The traditional art of bamboo band today face its greatest challenge from the other sophisticated modern musical instrument like guitar and piano and organ which become very popular among the younger generation today. The younger people do not like to play the bamboo band as they find “no glamour” in doing so.

Not many of them show the same interest in learning the traditional art as they do for guitar and piano. In view of this lack of interest, the Lun Bawang Association has initiated bamboo band classes specially for Lun Bawang children attending the government schools in the Lawas area. Bamboo band teachers like Jerry volunteer to conduct such classes and parents are urged to encourage their children to attend such classes. (Presently Jerry is teaching the art to students at SMK Lawas on weekends.)

In churches in the Lun Bawang areas like Long Temarub, Trusan today we can seldom see bamboo band being played; they have been replaced by guitar and keyboards during church services and choirs as ” these modern instruments have become more popular among the younger generation,” commented Paster Jerry Baru of the church. The bamboo band are now rarely played even during Christmas time, he added.

The art was almost completely stopped in the 1980s where no bamboo band survived the stiff competition from the modern musical instruments, recalled Jerry who has been in charge of the bamboo band for the Sarawak Lun Bawang Association since 1993. It was revived by the Association in the late 1980s through its effort to help set up bamboo band at the different parts of Lawas and Limbang areas.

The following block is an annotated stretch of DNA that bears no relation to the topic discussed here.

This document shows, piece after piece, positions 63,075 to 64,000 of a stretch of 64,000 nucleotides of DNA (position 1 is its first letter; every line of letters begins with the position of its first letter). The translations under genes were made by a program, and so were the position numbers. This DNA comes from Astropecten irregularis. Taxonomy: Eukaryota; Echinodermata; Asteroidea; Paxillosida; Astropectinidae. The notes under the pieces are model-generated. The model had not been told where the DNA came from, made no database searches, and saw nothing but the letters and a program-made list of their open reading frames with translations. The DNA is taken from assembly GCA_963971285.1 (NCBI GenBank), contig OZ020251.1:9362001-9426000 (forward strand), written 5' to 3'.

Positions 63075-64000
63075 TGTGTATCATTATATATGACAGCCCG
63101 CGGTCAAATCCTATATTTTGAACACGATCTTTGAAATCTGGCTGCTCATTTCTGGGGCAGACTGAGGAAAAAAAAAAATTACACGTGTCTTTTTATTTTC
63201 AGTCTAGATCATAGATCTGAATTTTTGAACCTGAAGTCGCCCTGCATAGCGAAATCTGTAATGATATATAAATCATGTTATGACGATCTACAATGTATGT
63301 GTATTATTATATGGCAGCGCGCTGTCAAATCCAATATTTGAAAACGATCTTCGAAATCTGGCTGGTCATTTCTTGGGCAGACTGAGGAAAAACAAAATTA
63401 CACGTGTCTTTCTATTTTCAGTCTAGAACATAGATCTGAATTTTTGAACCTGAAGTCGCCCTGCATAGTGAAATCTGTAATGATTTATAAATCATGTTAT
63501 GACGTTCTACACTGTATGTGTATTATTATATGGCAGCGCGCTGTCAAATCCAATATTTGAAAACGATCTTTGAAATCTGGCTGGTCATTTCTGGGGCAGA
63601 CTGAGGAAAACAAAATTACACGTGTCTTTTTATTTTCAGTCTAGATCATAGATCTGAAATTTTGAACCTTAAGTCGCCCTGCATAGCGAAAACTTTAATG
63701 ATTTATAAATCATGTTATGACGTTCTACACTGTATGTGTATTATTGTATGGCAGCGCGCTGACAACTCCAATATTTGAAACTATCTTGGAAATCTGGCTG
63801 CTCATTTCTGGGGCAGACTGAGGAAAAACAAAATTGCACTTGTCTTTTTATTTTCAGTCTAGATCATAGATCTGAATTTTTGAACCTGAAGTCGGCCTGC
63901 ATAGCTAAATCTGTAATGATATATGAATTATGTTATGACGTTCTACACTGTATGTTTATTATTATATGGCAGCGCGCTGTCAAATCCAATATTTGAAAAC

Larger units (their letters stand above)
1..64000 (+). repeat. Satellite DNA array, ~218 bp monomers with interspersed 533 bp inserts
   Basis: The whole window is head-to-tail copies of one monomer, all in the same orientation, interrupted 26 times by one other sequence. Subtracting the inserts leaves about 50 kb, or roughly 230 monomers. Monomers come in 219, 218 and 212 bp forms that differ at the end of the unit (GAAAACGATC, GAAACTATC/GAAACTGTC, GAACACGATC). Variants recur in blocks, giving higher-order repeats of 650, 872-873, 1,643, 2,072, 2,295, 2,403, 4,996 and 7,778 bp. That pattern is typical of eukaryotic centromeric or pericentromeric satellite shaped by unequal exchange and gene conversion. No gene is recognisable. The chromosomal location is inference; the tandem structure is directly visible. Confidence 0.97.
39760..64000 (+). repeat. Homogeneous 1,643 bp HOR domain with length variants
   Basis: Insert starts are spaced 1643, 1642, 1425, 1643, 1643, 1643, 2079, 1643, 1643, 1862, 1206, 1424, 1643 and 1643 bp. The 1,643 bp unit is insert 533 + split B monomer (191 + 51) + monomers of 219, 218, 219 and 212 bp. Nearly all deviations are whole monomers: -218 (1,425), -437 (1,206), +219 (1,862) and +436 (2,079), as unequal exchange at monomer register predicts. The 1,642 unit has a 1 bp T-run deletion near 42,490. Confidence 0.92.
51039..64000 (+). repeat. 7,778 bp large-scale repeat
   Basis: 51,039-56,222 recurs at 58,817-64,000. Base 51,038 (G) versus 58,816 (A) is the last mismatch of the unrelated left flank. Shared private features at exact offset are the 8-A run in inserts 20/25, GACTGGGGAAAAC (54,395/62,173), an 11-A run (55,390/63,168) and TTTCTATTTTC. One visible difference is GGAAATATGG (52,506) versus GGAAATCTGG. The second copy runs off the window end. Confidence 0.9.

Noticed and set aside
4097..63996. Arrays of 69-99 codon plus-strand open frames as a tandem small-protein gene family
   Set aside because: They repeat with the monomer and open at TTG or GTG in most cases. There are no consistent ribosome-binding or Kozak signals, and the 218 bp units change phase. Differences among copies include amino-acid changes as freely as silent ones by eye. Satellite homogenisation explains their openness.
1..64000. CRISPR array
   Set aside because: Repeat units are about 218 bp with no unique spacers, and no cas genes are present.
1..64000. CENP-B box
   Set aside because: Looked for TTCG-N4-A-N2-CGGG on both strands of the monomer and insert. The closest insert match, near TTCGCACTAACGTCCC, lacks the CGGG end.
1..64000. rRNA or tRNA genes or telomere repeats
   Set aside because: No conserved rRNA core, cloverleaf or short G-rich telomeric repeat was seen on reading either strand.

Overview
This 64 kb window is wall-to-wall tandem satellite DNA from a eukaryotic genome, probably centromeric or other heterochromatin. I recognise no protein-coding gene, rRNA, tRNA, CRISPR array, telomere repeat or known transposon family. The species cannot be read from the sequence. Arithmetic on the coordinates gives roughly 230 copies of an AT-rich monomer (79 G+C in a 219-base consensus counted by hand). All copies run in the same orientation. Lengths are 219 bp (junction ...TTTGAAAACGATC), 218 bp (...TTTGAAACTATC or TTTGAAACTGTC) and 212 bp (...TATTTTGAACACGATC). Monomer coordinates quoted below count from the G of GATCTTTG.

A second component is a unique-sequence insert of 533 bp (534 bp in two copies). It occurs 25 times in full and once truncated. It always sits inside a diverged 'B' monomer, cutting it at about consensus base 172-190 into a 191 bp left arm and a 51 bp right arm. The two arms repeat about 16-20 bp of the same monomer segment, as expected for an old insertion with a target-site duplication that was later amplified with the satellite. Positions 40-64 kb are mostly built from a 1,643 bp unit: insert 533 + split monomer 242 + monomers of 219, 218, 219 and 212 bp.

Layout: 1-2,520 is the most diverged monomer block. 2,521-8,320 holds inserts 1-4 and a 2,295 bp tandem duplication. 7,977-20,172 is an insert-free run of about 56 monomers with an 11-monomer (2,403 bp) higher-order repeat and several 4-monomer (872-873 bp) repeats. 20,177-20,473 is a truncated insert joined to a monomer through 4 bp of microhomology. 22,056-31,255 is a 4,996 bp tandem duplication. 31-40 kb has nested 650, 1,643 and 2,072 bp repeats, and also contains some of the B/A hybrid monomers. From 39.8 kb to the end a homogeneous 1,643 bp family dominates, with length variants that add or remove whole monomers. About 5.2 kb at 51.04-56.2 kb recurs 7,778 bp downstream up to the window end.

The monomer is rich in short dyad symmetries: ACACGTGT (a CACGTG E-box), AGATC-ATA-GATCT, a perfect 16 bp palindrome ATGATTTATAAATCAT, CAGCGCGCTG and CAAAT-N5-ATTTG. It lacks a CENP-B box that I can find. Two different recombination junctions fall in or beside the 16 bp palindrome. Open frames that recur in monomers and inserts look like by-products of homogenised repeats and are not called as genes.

Today eight bamboo bands are formed. They are the bamboo band of Long Tuma, Long Semadoh, Lawas bandar, Pengalih, Long Luping, Ba’Kelalan, Perusia, and Long Sebangang. In the 1970s, the bamboo band became a contesting event in the Pesta Lun Bawang with the aim to preserve the art of bamboo band. The participation bands are judged in three aspects, playing, tuning and conducting. In the recent Pesta in Lawas, the bamboo bands of Long Tuma, Long Semadoh and Lawas Bandar contested in the bamboo bands competition. Long Semadoh bamboo band with 74 members won the contest for its melodious and harmonious sounds produced by the finely tuned instruments.

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  1. Faren Daniel berkata:

    Some of the history behind the bamboo band is untrue.Even spellings and grammar are totally wrong.Please re-write the story and interview the the respected parties for a clear and genuine stories.

  2. Lemulun berkata:

    To Faren Daniel. If you know the true history and all that stuffs that u said wrong…why don’t you kindly make some corrections and add on…because this is the only way that you can help our people ‘Lun Bawang’. HELP….